Many of us have heard about Lyme Disease in terms of being fearful of catching it from the bite of a tick. This happens to be a sickness that dogs can also contract from tick bites and they will have some of the same symptoms that humans do, and it may impact them in different ways. Let’s explore some facts about Lyme Disease in dogs. For additional information, don’t forget to check out Tindog for all of your dog-related questions.

FitBark_tick_skin-1030x771 | Facts You May Not Know About Lyme Disease in Dogs

What Is Lyme Disease?

Lyme Disease is a multi-systemic illness. In other words, it affects many different organs at the same time.

For humans, the symptoms are flu-like and can include:

  •     Fever
  •     Headache
  •     Extreme Fatigue
  •     Rashes (Only found in 50% of patients)
  •     Red Ear Lobes
  •     Jaw Pain
  •     Neck & Back Pain
  •     Joint Pain & Swelling, Bone Pain

You may find that the symptoms dogs feel and experience are similar, yet they can’t tell us how they feel. We have to take our queues from their behavior. Common symptoms for dogs with Lyme Disease include: 

  •     Fever
  •     Loss of appetite
  •     Reduced energy
  •     Lameness (can be shifting, intermittent, and recurring)
  •     Generalized stiffness, discomfort, or pain
  •     Swelling of joints
  •     Stiff walk with an arched back.
  •     Sensitivity to touch.
  •     Difficulty breathing.
  •     Lymph nodes close to the site of the infecting tick bite may be swollen.
  •     Heart abnormalities are reported, but rare.
  •     Nervous system complications (rare)

As you can see, you might need to be more of a sleuth when it comes to the symptoms of your dog. Also, it should be pointed out that if left untreated, these symptoms can lead to kidney failure in dogs. This is a truly horrible way to lose your best pal, so be vigilant. Know what his normal appetite is, be cautious of any limping that is unexplained, and check them regularly for ticks, even if they are on preventions.

To make a determination of Lyme Disease for your dog, a veterinarian will perform two blood tests. These are the C6 Test and Quant C6 test. These check for antibodies that are present when Lyme Disease is present in the body.

Can Lyme Disease Be Treated?

Lyme Disease is not a death sentence if it is caught and treated in time. Treatment typically consists of a 30-day regimen of antibiotics. In the majority of cases, this is enough to beat the illness but some dogs may need longer treatment, depending on the extent of the disease.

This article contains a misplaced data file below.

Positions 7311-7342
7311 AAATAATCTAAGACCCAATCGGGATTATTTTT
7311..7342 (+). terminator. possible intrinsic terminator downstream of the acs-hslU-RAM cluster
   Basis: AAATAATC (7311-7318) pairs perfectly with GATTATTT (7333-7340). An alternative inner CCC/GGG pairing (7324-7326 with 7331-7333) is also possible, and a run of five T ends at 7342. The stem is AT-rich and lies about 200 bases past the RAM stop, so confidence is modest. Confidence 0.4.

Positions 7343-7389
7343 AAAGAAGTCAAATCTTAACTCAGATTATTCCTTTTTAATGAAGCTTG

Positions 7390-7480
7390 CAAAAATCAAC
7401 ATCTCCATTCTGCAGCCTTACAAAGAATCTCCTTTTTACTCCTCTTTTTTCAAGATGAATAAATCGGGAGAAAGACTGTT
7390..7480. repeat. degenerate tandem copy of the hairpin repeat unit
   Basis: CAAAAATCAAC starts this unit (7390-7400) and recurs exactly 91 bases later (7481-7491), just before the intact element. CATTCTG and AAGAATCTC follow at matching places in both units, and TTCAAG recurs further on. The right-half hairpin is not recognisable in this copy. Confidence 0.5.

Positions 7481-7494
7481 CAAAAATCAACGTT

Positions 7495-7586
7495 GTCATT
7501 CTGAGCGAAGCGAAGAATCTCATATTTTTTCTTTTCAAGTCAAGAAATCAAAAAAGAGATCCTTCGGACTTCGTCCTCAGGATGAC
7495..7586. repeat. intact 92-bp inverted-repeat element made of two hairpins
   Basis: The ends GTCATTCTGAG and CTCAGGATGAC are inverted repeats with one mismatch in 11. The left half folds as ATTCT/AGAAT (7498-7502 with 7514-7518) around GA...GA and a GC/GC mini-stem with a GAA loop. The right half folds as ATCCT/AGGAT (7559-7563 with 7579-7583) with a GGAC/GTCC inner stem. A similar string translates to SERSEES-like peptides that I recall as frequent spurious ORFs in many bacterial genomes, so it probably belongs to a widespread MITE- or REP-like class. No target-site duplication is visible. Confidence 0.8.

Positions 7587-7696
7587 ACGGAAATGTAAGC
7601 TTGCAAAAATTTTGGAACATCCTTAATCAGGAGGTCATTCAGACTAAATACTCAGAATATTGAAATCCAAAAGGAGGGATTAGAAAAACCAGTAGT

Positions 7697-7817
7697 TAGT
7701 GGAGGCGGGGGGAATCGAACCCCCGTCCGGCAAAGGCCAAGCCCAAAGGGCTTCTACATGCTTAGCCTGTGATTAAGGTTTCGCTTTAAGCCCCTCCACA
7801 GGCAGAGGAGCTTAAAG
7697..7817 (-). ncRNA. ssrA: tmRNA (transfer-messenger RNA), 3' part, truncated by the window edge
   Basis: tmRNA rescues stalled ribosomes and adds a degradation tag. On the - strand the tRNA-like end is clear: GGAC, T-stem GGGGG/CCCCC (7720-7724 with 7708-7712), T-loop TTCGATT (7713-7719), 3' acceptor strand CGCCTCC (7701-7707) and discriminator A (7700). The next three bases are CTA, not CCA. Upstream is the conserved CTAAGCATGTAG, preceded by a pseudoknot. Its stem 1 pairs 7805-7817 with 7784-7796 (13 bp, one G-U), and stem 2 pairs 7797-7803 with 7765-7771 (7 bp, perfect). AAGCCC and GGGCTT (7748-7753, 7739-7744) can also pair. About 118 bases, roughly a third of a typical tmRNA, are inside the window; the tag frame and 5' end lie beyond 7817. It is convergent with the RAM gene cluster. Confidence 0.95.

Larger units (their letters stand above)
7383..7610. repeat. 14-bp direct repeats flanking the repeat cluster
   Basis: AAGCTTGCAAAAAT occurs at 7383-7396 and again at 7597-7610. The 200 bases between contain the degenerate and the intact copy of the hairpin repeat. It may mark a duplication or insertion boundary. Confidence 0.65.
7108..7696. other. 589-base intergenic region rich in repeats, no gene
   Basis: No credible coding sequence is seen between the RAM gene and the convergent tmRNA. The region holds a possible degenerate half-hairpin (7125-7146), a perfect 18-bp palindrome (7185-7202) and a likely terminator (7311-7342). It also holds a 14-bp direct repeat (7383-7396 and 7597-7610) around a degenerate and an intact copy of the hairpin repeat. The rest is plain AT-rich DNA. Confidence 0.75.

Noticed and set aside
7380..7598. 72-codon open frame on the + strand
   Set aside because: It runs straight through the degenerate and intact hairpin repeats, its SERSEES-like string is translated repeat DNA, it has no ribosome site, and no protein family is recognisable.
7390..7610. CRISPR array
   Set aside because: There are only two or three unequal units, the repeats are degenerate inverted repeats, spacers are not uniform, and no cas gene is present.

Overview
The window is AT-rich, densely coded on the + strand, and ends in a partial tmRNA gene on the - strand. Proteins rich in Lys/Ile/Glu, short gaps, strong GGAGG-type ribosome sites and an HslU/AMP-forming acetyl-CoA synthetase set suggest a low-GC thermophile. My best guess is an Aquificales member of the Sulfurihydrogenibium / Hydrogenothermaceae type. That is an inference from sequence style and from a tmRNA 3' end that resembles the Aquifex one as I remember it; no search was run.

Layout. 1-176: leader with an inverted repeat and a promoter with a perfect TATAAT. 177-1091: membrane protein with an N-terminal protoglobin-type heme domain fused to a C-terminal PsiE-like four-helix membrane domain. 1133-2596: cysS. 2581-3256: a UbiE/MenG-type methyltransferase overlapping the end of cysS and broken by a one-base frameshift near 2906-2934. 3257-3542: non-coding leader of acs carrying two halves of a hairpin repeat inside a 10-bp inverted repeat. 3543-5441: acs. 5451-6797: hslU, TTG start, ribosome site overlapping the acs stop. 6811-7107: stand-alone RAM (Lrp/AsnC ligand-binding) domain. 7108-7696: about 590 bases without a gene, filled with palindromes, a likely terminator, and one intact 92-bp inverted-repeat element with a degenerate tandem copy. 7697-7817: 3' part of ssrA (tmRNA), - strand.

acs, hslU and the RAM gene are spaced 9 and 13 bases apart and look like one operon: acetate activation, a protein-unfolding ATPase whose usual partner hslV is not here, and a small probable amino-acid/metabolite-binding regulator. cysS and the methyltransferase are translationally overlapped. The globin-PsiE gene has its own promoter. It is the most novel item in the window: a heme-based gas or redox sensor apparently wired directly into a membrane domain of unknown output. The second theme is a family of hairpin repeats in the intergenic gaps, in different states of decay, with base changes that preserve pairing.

Your veterinarian may also wish to prescribe other medications to help with persistent joint aches and fatigue while your pet’s body is fighting the illness. In general, it takes one to two months for your pet to recover from Lyme Disease.

If your pet is not the only one in your household, it’s safe to say that your other pets may have been exposed as well. You should have them all tested to make sure that you are treating them if they are infected as well. Remember that the sooner you treat Lyme Disease, the better the recovery.

FitBark_tick_leaf-1030x686 | Facts You May Not Know About Lyme Disease in Dogs

The Best Way to Prevent Lyme Disease

Keep your pet protected from ticks. Use veterinarian-recommended tick products that deter ticks and fleas and kill them when they bite. You should also check your dogs regularly for ticks. 

The sooner you pull off a tick, the less likely that your dog will become gravely ill. The longer the saliva of the tick is introduced to the dog, the more likely Lyme Disease is contracted, also, the more likely that secondary issues will result.

When you treat your yard, with products made to control ticks, and treat your pet as well, the odds are in your favor of never having to deal with Lyme Disease. It is still possible that a tick will make it through all of your barries, however. It’s important that you perform regular tick checks and have a tool handy for removing them as quickly as possible.

Vaccination for Lyme Disease

There is now a Lyme Disease vaccination available for your dog and if you live in an area where ticks are especially problematic, it might be highly recommended by your veterinarian.

The vaccine helps to prevent the disease, which is bacterially transmitted by the saliva of the deer tick. If you live near woods and tall grasses, you’re in their habitat and should consider the vaccination. It’s simply one more way in which you can prevent issues for your dog and keep them healthy.

Some dogs may have a sensitivity to the vaccine. Swelling at injection site or hives may happen. Please, speak with your veterinarian about the potential side effects and weigh your options appropriately for your pet.

There are differing points of view on the efficacy of the vaccine and whether it is necessary or even wise for dogs. This is a decision best made by you for your pet. It’s always wise to ask questions and seek more information on anything new and we suggest that you do the same. 

Is It Always Fatal?

The short answer to this question is no. Usually, the dogs that don’t die from kidney failure will be left with severe arthritis that will leave them sore and somewhat lame for the rest of their lives.

Lyme Disease that is treated as soon as possible will often have little to no effect that is lasting for your dog. This is why it is important that you seek help in the event that you know they’ve been bitten and start to show any symptoms from the list above. Remember that your dog cannot speak so you must be his voice.

Taking the appropriate action can be the difference between living or dying, and in some cases whether he lives out his life in pain or not. Always use your flea and tick prevention and if you’ve got any questions at all, speak to your regular veterinarian for advice.